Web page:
Herodotus Merkle Mountain Range ChainSecurity MMR

Merkle Mountain Range (MMR): the case of Herodotus

A Merkle Proof is a cryptographically authenticated data structure widely used to minimize on-chain data storage. For instance, a Merkle proof against a Merkle root can support airdrop claims from a smart contract. Similarly, a Merkle Patricia Trie proof can verify the existence of a key-value pair in Ethereum’s state Trie.

In this blog, we’ll discuss some of the challenges encountered in building a Merkle Mountain Range (MMR), as observed in our recent review of a project. These insights may also apply to other Merkle-related algorithms.

Introduction to Merkle Mountain Ranges

A MMR (Merkle Mountain Range) is a unique data structure in the Merkle family. It resembles a list of perfectly balanced binary trees, with the tallest trees on the left and decreasing in height towards the right. The top node of each tree is referred to as a peak.

MMR is strictly append-only. Each node, except for leaf nodes, has two children. New parent nodes are created as soon as a pair of children exists. The MMR’s root is determined by its size and the “bagging” of all peaks.

// root = H(size, H(P0, H(P1, H(P2, ... H(Pn-1, Pn)))))
fn compute_root(mmr_size: felt252, peaks: Peaks) -> felt252 {
    let bag = peaks.bag();
        // bag = PoseidonHasher::hash_double(peaks[0], 
        //           PoseidonHasher::hash_double(peaks[1], ... 
        //               PoseidonHasher::hash_double(peaks[n-1], peaks[n])
    //           )
        //       )
    PoseidonHasher::hash_double(mmr_size, bag)

Herodotus: Storage Proofs Using MMR

We recently reviewed Herodotus, a storage-proof system that leverages MMR’s efficiency to store blockhashes and block timestamps. Herodotus implements a stateless MMR structure, storing only the final root and its size. The storage proof operates as follows:

  1. An MMR proof verifies the inclusion of a historical blockhash in the MMR.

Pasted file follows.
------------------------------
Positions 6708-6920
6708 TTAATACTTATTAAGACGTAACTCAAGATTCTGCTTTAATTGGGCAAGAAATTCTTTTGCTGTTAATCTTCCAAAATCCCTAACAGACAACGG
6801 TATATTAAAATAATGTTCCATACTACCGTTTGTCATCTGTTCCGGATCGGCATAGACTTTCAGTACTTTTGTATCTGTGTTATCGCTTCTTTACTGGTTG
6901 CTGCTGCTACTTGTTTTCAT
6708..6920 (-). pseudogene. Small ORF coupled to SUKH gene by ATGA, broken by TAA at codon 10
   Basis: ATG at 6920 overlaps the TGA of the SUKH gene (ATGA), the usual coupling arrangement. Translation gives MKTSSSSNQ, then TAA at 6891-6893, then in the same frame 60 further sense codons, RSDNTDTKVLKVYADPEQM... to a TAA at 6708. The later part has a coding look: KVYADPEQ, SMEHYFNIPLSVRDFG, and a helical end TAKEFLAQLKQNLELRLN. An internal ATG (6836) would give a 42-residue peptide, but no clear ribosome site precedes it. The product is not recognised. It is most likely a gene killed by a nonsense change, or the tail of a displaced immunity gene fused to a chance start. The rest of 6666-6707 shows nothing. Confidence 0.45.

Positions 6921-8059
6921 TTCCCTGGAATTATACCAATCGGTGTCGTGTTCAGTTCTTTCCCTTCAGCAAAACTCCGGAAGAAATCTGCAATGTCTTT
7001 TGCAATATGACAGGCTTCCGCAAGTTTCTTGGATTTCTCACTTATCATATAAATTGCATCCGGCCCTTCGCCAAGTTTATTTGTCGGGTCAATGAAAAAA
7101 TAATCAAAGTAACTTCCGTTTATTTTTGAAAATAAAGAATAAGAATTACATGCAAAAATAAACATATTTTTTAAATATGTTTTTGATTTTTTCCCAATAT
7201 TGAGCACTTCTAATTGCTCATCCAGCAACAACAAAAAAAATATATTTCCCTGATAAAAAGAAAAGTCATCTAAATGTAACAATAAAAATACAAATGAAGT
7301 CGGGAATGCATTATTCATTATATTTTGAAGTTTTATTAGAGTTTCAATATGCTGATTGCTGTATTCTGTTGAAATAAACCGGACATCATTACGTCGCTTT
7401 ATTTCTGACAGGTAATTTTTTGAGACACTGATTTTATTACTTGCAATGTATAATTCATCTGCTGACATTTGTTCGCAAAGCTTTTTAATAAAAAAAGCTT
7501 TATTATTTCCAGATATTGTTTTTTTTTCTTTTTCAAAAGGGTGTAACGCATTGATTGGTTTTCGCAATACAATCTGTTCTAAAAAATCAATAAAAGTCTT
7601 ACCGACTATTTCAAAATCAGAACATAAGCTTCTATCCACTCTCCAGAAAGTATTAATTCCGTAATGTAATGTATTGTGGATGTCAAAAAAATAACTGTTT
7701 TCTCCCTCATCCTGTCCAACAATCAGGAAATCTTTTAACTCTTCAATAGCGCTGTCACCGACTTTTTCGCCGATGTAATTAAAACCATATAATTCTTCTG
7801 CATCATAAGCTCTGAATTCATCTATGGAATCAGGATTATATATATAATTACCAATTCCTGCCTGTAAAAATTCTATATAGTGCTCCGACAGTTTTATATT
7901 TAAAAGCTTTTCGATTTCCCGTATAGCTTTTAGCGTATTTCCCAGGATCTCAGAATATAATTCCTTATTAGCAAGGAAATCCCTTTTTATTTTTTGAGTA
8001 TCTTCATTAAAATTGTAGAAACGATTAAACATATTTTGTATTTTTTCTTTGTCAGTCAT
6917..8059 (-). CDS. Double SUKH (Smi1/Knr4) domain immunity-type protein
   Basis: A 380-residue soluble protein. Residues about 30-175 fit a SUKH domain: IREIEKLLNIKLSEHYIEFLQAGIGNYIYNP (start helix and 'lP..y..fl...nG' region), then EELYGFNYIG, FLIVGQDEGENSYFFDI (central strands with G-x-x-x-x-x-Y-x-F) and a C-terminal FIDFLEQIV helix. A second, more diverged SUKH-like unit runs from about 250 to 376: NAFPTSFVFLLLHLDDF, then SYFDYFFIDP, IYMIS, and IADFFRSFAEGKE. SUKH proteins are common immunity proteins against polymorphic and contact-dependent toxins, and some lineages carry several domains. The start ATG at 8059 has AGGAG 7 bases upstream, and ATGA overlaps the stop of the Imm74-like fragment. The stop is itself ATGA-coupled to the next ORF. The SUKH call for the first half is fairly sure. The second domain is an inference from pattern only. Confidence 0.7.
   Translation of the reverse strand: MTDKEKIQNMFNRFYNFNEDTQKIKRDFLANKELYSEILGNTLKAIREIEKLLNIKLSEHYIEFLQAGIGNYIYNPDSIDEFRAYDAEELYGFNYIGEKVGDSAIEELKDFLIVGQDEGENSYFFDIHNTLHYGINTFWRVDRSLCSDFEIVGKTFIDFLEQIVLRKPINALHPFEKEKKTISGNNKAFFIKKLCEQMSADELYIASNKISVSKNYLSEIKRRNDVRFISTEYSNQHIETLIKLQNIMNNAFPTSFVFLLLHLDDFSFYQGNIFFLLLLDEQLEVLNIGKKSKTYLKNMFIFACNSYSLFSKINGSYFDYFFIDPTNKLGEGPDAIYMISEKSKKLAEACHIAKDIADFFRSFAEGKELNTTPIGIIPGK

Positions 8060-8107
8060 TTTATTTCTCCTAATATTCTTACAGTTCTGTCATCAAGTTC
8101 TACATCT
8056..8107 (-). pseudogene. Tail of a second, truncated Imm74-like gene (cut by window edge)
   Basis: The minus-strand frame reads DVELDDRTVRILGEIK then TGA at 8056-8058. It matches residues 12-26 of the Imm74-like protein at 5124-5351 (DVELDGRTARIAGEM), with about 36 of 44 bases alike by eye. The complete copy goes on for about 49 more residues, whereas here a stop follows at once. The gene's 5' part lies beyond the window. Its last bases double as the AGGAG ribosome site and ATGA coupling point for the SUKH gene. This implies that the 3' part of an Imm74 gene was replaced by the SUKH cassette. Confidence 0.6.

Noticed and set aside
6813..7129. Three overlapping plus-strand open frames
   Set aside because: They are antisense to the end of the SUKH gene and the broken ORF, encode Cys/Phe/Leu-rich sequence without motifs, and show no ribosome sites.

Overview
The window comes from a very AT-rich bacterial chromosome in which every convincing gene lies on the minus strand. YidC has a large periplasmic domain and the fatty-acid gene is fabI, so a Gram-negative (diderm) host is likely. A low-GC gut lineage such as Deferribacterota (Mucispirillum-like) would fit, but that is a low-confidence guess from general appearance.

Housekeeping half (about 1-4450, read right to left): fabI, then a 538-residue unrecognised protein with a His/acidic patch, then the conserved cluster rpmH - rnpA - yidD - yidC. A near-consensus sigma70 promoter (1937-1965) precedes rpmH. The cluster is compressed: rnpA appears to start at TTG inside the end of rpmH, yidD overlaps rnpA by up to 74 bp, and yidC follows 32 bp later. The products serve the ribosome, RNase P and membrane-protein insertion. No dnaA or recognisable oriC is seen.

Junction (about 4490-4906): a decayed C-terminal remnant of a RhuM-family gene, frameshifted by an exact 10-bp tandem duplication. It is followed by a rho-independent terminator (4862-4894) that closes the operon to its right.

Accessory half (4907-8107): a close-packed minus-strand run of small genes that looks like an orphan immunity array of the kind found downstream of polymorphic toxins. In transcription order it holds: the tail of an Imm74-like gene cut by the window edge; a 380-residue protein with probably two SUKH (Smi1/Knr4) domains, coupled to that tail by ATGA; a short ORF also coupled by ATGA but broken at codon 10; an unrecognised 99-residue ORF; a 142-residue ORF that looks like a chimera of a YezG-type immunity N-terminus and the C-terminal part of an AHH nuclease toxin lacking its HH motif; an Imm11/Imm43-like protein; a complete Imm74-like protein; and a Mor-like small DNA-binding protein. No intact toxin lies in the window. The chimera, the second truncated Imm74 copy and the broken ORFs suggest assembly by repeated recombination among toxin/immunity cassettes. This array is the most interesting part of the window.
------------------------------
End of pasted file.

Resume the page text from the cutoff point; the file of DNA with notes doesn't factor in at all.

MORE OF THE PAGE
2. A Merkle Patricia Trie proof confirms the existence of an account or a slot in the state trie for a given blockhash.

This method allows for permissionless proof of any historical state. For more details on Ethereum state and storage proofs, please see the further reading section.

Inserting a blockhash in Herodotus’s MMR also requires submitting all peaks. It is essential that the hash of the MMR size, along with the bagging results of the submitted peaks, matches the stored MMR root.

fn append(ref self: MMR, hash: felt252, peaks: Peaks) -> Result<(felt252, Peaks), felt252> {
        if !peaks.valid(self.last_pos, self.root) {
            return Result::Err('Invalid peaks');

fn valid(self: Peaks, last_pos: usize, root: felt252) -> bool {
        let computed_root = compute_root(last_pos.into(), self);
        computed_root == root

Insufficient Peaks Validation Breaks the MMR Updates

Hashing the submitted peaks with the stored size and comparing them with the stored root seems to ensure the integrity of user-submitted peaks. However, this check is inadequate. Due to the unique hash construction method, the intermediate result of bagging the right-side peaks could also serve as a valid peak, circumventing the check.

  1. An honest user submits the actual peaks (N7, N8) when inserting N9.
  2. A malicious user could submit Hash(N7, N8) as a peak, which also passes the check.

This vulnerability allows abnormal growth of the MMR and incorrect updating of the root. Consequently, legitimate Merkle proofs may fail against the manipulated MMR.

Additionally, this flaw could enable the verification of an intermediate node. Given that N10 is expected to be the right tree’s peak, one could falsely verify the existence of X as a leaf. This is particularly dangerous as it treats an intermediate node as a leaf, potentially misusing its large hash value as a legitimate data point. For more on this attack, please refer to our audit report.

How Can Misuse and Manipulation of MMR be mitigated?

Herodotus has addressed this vulnerability by explicitly verifying the peak hash against the MMR root and the peak count against the MMR size. Additionally, the tree depth is now used to verify and restrict proof length. These measures effectively limit potential MMR manipulation and misuse.

It is crucial to meticulously verify all inputs of a Merkle proof. Any unverified attribute could pose a threat to the project. Consider the following as a starting point for further examination:

  • Is there a clear distinction between leaf and intermediate nodes? Can an intermediate node be verified, and if so, could its value be exploited?
  • What data is stored in the leaf nodes? Is it hashed? If not, could malicious data (e.g., a subtree) be inserted into a leaf?
  • Are the proof inputs, such as proof length and node index, thoroughly checked? Is each proof unique, and can data be illegitimately injected or altered in the proof?

Further reading:

Merkle Mountain Range


Herodotus storage Proof


Herodotus security audit reports



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